Similar to the phenomenon of people saying “I love you” to me in the days and weeks after Lori passed, I was also struck by the number of people talking to me in mystical or spiritual terms – letting me know they were praying for me, saying that Lori was safe in the hands of God, excited that Lori was reunited with my parents and others in heaven, talking to me about dreams of her and conversations on the other side, seeing rainbows, birds, butterflies, and other signs and knowing that was Lori sending a message, and more.  It seems that in the face of death, we feel a little safer and more comfortable thinking about, looking for, talking about, and sharing our insights, beliefs, questions, and ideas about the mystical and spiritual nature of life.  I love and appreciate this…and, I wonder why it often takes death for us to look for, talk about, or think aboutthings in this way.  Life is mystical and spiritual all the time, not just when someone dies…but it’s easy for us to forget this and/or feel uncomfortable thinking or talking about it in this way, for fear of being judged or separated from others based on our beliefs or questions.
 
I’m still deeply engaged in my journey of growth, discovery, and healing.  Lori’s death has had a profound impact on me.  I don’t totally understand it and probably never will.  I feel sad, confused, and disoriented as I continue to make my way through this process.  And, I feel grateful, joyful, and honored to have known my sister, learned from her, and for all of the gifts, blessings, and growth embedded in this experience, even as painful as it has been.  I also feel wonderfully and beautifully supported by some extraordinary people in my life as I navigate this process.
 
Life is a mystery in so many ways.  None of us knows how long we’ll be here or what’s going to happen next.  We each have a choice about how we choose to live in this moment.  Instead of waiting for it all to work out, make sense, feel good, look right, or be the “perfect” way we think it should be – what if we made a commitment to ourselves right here, right now to fully embrace the gift of life, exactly as it is?  It’s a simple concept…but a radical act!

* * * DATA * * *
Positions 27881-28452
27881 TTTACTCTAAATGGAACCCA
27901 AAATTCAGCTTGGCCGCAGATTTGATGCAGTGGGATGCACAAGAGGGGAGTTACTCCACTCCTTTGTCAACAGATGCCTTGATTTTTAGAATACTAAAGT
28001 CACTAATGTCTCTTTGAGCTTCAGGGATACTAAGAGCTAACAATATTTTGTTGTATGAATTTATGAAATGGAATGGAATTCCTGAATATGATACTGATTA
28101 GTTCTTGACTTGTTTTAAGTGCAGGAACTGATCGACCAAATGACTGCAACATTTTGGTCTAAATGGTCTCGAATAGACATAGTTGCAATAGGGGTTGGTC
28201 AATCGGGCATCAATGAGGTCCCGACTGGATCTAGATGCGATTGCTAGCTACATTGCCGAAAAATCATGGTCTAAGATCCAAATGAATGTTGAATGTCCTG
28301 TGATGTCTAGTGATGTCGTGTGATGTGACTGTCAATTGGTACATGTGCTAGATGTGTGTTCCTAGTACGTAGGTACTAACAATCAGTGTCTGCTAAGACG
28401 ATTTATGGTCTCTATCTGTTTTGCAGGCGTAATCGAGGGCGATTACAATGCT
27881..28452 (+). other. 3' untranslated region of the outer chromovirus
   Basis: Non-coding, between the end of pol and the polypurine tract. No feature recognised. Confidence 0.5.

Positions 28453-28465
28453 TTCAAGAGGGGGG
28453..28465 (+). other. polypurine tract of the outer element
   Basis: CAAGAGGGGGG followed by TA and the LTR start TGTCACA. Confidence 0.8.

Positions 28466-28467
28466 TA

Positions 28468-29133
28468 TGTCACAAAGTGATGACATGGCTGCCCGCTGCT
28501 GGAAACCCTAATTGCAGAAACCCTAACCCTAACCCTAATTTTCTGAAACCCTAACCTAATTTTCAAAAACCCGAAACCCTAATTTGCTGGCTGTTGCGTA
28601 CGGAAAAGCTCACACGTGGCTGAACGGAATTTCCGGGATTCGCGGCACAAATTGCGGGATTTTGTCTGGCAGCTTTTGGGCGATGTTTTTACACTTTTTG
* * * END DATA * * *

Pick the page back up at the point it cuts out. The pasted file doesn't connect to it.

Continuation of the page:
How can you embrace the gift of your life right now? What support do you need to let go of what holds you back from doing this fully? Feel free to share your thoughts, insights, or any questions you have below.

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Love is the Answer

December 18, 2012

I have been reeling for the past few days, ever since the tragic events in Newtown, CT on Friday – such a sad and scary act of violence, hard to even comprehend.  It hits especially close to home for us, even though we’re 3,000 miles away, because our oldest daughter, Samantha, is in first grade, just like those twenty beautiful children who were killed on Friday.  Dropping Samantha and her little sister Rosie off at school yesterday morning was pretty emotional for me.  I looked at the shining faces of her first grade classmates and at the faces of the other parents, teachers, and staff members at our school, and couldn’t help but think of those people at Sandy Hook Elementary School – we are them, and they are us.

As I’ve been struggling to make sense of all of this (which I can’t), I find myself feeling somewhat similar to how I felt after 9/11.  In digging through some old emails, I found an email I sent out four days after 9/11 to my family and friends.  I didn’t have a blog back then or an email newsletter, I’m not sure if I’d even written an article of any kind.  However, in reading this email from more than eleven years ago, I was struck by how similar my thoughts and feelings are four days after the tragedy that took place in Newtown, CT.  I thought I would share it here on my blog because it encompasses much of what I feel right now as well.

(Email sent to my friends and family on September 15, 2001):

Hello,

I have had so many thoughts and feelings this past week, as I am sure we all have.  Everything from sadness, to rage, to fear, to denial, to helplessness and then back again.  I have found it very difficult to know what to do or how to feel.  I have watched hours of television coverage and listened to hundreds of people speak about what has happened and what needs to happen – it has been overwhelming and confusing to me.  I have also spent a great deal of time and energy talking to loved ones and friends as well as communicating with anyone and everyone I can by email.  I just feel like I want to reach out and touch everyone I know and love… and even those I have never met.  This whole thing has been a major wake up call for me as to what is really important.  So much of what I think about, worry about, and talk about much of the time seems quite meaningless in the face of this tragedy.

What keeps showing up in my head, in my heart, in conversations with other people, in amazing emails from friends as well as those from powerful spiritual leaders is the power of LOVE and the importance of GOD.  When it all comes down to it, that is what is truly most important to me and in life!